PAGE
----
So where does that leave us? In a damn good position, I say! Bands from all over the world are influencing each other and some are coming up with entirely original genres of metal. Obviously, this is not a bad thing! Personally, I could give a shit where a band is from, so long as they kick my ass. Looking back at what I've listened to yesterday and today, there's been 6 European bands, and 5 NA bands. So, in my mind, there is no European vs. North American heavy metal standoff. As long as the quality bands from each side of the Atlantic keep pumping out great music the question of "vs." won't enter into the equation.
It is too hard for me to make a comparison when it comes to the bands and the music. So let me briefly discuss the attitudes and business aspects. First of all, it is well known that metal is better accepted in Europe than in North America. Thus, metal merchandise is more readily available in Europe. It is sad when an American band cannot even get their album released in their homeland, yet it sees a European release and weíre stuck buying the import because we donít want to wait two years before American record labels wake up and realize ďhey, you know, maybe we should put that album out over hereĒ. Or sometimes itís just a matter of distribution problems in North America. Why itís so hard to straighten that shit out is beyond me. And more metal bands get to tour Europe while us Americans are only dreaming of being able to see Edge of Sanity, Opeth, My Dying Bride (ok, they made it here with DioÖafter only four albums), Dark Tranquillity, and many others. And Europeans get killer packages too. What do we get? Ozzfest. Yeah, I want to see Slayer play with a bunch of lame-ass ďnu-metalĒ bands. Why is it so hard for labels to put together a killer North American metal tour??? When the fuck is Iced Earth going to tour with Nevermore???? They are on the same label for Christís sake! Sure bands have schedule conflicts, but come on! When a cool band comes around, they usually play with twelve shitty local opening bands that no one cares about. Oh, I guess we do have the Milwaukee Metalfest. But this, I am sure, doesnít even compare to the Wacken or Dynamo festivals in terms of professionalism and quality.
Furthermore, European mail order companies seem to care about the fans more than American ones do. I have experienced this first hand. Over the past several years, I have ordered countless merchandise from all over the world. My best experiences come from European mail orders. They seem much more professional, timely, honest, and caring. Just look at European mail order catalogs. They look better than American metal magazines! And even though the stuff I buy has to be shipped in a freakiní plane thousands of miles across the Atlantic, I frequently receive my European mail orders before my American ones! Not only that, but European mail order companies carry much more items. And I think it is just stupid that a record company, which has offices in both regions on this planet, does not carry the same merchandise in their mail order department. The most absurd thing is when it is cheaper to buy from Europe than to buy from America. And sometimes, European mail order companies throw in a free CD sampler or two. What a great way to discover new bands! And why is it so hard for certain American mail order companies to handle and package merchandise properly? I have heard numerous complaints from friends about receiving CDís with cracked cases. Sure, you can go out and buy a new case, but you shouldnít have to.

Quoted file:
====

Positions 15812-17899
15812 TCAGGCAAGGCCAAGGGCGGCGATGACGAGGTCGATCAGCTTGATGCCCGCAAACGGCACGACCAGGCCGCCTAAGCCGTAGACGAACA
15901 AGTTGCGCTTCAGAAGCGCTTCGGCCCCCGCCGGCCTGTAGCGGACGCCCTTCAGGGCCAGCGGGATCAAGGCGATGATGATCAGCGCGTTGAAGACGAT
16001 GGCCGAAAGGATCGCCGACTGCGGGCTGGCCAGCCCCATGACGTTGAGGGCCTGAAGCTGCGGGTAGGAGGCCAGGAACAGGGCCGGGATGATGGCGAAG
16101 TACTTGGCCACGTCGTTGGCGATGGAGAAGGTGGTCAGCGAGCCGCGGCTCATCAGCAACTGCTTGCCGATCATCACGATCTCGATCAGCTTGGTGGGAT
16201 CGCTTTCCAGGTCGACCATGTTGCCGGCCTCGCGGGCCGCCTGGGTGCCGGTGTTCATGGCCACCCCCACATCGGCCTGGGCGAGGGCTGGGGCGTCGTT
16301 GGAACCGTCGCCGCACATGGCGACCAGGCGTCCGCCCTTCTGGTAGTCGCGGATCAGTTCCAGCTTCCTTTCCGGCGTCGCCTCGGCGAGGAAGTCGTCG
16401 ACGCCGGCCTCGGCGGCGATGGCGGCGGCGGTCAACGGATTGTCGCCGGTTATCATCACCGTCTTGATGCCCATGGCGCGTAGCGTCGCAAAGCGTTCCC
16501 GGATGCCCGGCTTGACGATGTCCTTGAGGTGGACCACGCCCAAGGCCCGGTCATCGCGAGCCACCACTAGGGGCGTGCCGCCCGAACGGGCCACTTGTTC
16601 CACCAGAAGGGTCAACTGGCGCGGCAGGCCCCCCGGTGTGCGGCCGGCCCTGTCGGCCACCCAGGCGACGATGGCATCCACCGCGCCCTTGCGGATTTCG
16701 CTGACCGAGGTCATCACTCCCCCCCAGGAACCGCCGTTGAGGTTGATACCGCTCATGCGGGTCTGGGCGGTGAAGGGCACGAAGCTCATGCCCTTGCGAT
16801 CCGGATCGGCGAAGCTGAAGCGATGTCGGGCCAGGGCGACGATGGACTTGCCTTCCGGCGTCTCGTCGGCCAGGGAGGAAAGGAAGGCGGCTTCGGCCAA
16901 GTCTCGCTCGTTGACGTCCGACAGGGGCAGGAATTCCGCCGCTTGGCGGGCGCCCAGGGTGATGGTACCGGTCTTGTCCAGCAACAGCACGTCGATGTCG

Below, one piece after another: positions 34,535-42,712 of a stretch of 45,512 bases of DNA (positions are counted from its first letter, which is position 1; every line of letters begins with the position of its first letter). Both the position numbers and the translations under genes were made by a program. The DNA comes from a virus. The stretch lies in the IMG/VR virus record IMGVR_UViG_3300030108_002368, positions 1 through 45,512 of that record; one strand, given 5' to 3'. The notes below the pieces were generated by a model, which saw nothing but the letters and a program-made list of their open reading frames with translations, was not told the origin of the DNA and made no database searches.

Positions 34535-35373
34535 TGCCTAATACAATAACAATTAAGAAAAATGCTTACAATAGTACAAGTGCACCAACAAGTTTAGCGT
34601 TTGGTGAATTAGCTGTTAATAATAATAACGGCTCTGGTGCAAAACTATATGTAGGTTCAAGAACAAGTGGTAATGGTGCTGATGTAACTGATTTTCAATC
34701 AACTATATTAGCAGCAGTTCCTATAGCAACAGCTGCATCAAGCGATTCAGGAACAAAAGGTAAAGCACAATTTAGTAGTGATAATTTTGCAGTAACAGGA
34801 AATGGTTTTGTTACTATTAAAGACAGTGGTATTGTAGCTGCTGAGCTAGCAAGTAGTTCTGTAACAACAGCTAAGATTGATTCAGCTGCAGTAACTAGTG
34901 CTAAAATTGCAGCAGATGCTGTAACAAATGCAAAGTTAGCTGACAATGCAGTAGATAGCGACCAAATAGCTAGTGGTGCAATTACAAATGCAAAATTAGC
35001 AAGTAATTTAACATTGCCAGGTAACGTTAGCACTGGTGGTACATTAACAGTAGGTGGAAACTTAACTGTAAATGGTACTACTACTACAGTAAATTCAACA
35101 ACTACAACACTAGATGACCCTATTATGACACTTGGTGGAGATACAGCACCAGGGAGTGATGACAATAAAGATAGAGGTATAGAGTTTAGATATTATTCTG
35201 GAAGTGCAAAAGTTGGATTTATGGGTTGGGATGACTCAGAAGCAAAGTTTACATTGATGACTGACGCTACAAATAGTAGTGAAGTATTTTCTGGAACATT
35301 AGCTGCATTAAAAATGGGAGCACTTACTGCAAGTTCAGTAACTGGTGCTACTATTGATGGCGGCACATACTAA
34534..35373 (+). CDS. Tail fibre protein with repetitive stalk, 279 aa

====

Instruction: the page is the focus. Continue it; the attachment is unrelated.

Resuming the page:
All Iím trying to say is that European record labels, distributors, and mail order companies take care of their fans more so than American ones do. Iím not saying that all American ones suck, because there are some really killer people out there doing a great job. This is just a way for me to bitch about something thatís been bugging me for a long time without citing specific names. As far as Iím concerned, the ingredients to a great mail order company are (in no particular order): variety, knowledgeful staff, imports, reasonable prices and shipping costs, making sure catalog items are in stock, ease of phone ordering, a regularly updated web site, a regularly updated mail order catalog which is automatically sent to people who have ordered with the company before, no damaged merchandise (cracked cases and CD spindles, dented/bend digipaks, etc.) and adequate packaging, and quick order processing and shipment.
There are a lot of angels that you can shoot from on this subject. But I just want to touch base on a few. First is the market of these two somewhat different metal groupings. The climate in Europe is more acceptable than North America. Fans are more loyal to their metal and their favorite bands. It does better, as a whole, in terms of record sales and concert attendance. There are more, bigger metal festivals that are attended by thousands of metalheads that help push metal to the forefront than we have here. In North America, we have the MTV generation who are very fickle and have little or no loyalty. Whatever is force-fed to them by MTV is what will be hip and cool to listen to. One day it could be Metallica, the next it could be Eminem. It makes it harder for metal bands to survive. If youíre not whatís "in" you could have a very short lifespan. As for who has had the greater success, I tend to lean towards the North American metal bands only because we have been lucky enough to produce the Metallicas and Panteras of the world. These bands have sold enough albums together to surpass the career totals of a hundred European bands. The last point I would like to touch on is the overall talent of these artists. I would again give the nod to the North American bands only because I feel we have generated better overall talent in terms of songwriting and live shows. Now, donít get me wrong, there are great European metal bands like Motorhead, Iron Maiden, Judas Priest and The Crown, but I still must give credit to artists like Slayer and Anthrax. These are just my opinions and Iím sure a European Metal fan would disagree.